For a long time now, Ro-Racing has been using a particular free model timer. After countless uses of this timer, I’ve noticed a lot of trends with it. The racing timer looks at when a car crosses the finish line and then marks down the Distributed Game Time. When that same car crosses the finish line again, it finds the Game Time again, and then minuses the 1st from the second, and posts that onto a timer board to give off the time it takes to travel one lap.
In various instances, across various tracks, of various lengths, with various cars, the timer will often have issues where two drivers will run identical times down to the thousandth. (.000)
Is this because Distributed Game Time is rounded in a certain way or is it because the scripts run at a specific time interval? Or is this created by some other issue entirely?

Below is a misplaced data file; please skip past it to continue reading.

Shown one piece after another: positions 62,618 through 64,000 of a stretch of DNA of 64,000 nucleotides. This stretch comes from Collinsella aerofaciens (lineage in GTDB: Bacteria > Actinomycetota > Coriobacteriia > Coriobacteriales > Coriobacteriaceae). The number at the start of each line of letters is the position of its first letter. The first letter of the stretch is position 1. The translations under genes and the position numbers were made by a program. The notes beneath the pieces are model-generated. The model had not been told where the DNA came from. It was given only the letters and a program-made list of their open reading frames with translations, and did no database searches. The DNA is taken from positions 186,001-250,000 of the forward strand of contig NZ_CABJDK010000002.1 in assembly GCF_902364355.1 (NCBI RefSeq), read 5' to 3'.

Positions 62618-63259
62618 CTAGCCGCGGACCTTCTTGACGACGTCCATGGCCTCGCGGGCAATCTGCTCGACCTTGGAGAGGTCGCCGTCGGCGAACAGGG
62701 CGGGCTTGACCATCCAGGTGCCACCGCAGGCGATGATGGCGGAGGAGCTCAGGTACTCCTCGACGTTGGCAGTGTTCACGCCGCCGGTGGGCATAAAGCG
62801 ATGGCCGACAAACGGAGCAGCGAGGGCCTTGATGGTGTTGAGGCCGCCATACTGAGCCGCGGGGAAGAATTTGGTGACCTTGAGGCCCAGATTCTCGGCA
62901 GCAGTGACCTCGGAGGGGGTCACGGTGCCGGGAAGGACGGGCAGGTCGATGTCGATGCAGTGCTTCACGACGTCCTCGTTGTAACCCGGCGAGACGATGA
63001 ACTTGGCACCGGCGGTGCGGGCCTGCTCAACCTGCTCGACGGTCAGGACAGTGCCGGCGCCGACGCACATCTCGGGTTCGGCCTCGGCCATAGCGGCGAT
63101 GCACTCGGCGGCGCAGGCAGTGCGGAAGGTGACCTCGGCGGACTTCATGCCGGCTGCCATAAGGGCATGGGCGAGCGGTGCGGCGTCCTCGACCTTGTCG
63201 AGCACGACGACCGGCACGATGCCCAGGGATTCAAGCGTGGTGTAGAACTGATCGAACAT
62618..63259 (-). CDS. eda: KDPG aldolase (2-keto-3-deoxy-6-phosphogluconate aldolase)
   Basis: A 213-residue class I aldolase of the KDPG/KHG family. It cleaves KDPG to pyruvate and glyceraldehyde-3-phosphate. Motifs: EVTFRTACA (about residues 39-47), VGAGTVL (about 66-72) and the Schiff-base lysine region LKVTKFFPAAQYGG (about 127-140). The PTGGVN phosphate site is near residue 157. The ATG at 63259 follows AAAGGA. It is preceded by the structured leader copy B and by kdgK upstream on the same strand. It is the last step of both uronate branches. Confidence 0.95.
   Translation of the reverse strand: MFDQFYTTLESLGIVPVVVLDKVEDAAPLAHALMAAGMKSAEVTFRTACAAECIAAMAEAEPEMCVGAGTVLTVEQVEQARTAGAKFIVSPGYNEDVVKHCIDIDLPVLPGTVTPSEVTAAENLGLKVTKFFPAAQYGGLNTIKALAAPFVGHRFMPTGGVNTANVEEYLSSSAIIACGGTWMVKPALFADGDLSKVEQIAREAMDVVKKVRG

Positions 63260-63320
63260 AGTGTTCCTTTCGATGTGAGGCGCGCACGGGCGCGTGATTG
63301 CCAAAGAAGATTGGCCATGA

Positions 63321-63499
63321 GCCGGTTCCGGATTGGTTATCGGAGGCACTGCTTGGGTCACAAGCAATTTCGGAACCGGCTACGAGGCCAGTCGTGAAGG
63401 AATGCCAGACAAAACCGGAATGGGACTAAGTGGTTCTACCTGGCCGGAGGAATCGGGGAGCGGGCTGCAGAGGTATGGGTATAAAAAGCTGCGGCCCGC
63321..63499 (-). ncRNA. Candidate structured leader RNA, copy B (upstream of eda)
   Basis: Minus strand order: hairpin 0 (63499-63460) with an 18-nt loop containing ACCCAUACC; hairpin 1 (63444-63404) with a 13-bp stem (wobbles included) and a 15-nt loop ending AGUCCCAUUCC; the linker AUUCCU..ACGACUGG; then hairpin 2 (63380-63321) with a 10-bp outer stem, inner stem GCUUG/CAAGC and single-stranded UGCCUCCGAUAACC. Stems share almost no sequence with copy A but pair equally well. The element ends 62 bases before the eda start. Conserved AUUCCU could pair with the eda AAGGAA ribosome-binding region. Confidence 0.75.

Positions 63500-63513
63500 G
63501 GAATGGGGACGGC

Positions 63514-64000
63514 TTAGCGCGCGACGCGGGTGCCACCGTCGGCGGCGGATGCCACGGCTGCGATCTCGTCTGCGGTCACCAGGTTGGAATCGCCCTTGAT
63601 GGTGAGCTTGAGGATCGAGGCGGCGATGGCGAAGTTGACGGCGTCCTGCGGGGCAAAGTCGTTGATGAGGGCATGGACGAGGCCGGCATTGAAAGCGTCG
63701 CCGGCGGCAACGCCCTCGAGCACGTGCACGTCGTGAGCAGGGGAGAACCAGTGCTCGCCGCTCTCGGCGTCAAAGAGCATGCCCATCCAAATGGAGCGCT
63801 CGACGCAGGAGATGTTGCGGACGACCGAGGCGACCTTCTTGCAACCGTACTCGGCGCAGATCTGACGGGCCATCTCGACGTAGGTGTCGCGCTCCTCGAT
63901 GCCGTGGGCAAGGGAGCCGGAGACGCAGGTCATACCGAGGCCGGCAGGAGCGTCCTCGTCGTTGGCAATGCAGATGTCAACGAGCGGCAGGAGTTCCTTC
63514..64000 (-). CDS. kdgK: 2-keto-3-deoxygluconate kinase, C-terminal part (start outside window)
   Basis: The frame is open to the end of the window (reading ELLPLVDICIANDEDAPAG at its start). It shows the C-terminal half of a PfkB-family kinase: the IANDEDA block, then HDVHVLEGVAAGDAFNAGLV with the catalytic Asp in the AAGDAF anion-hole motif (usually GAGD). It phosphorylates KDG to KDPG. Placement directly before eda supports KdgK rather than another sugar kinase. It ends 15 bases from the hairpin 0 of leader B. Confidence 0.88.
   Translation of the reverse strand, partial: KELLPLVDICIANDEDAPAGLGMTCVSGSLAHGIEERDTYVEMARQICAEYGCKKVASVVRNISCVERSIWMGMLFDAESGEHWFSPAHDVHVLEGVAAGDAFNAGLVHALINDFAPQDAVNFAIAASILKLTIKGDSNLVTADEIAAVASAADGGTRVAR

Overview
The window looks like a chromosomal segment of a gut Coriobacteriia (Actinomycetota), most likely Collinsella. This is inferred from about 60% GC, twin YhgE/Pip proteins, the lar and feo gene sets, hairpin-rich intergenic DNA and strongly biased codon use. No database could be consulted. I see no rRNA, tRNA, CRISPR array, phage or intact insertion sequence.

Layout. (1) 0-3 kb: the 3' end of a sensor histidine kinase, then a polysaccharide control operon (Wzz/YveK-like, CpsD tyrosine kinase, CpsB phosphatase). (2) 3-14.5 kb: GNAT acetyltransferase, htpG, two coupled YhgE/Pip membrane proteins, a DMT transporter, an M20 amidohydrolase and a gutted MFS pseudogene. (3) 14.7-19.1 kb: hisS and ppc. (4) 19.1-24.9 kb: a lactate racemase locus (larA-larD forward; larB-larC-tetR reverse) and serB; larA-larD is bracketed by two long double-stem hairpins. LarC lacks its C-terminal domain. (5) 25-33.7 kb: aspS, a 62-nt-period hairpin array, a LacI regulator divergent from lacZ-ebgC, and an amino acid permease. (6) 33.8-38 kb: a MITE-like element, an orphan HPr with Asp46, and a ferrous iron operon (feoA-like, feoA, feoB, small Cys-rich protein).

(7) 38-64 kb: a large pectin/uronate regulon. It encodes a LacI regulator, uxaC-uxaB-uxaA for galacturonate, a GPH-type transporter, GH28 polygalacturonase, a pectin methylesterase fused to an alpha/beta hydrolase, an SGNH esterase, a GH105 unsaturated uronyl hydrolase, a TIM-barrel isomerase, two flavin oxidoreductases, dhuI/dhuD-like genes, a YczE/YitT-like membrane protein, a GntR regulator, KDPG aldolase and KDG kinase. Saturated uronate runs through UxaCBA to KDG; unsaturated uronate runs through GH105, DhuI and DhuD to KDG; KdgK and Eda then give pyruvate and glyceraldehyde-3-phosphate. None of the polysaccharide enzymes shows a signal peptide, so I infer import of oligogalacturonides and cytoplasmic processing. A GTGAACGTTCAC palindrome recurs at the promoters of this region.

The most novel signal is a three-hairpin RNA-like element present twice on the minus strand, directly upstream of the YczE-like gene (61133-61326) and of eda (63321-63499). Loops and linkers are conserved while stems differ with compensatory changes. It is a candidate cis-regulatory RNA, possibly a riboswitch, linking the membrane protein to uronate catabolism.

If you connect to certain signals under RunService such as RenderStepped, Heartbeat and Stepped, they will run every frame. If you are just yielding using wait() with either no time specified or a time less than 1/30, your script will run exactly every other frame. (which is 1/30s at 60 FPS, but it will be longer if FPS is lower) If you do specify a time, such as wait(5), then the script will continue the next other frame once at least 5 seconds have passed (but it could have been >5 seconds too).
Makes sense then why we typically see ties being at times of like .0333 and products of .0333
So, to clarify, the precisest timing without using RenderStepped, Heartbeat, and Stepped is 1/30th of a second? And from my understanding of what you said, using those in some way can get me down to 1/60th of a second?
You could switch to using tick(), as it’s more precise. In case people finish in the same tick, the difference will be very small. Basically the car that gets checked first is “first” according to this.
you could also check how far over the finish line the cars are, for that extra accuracy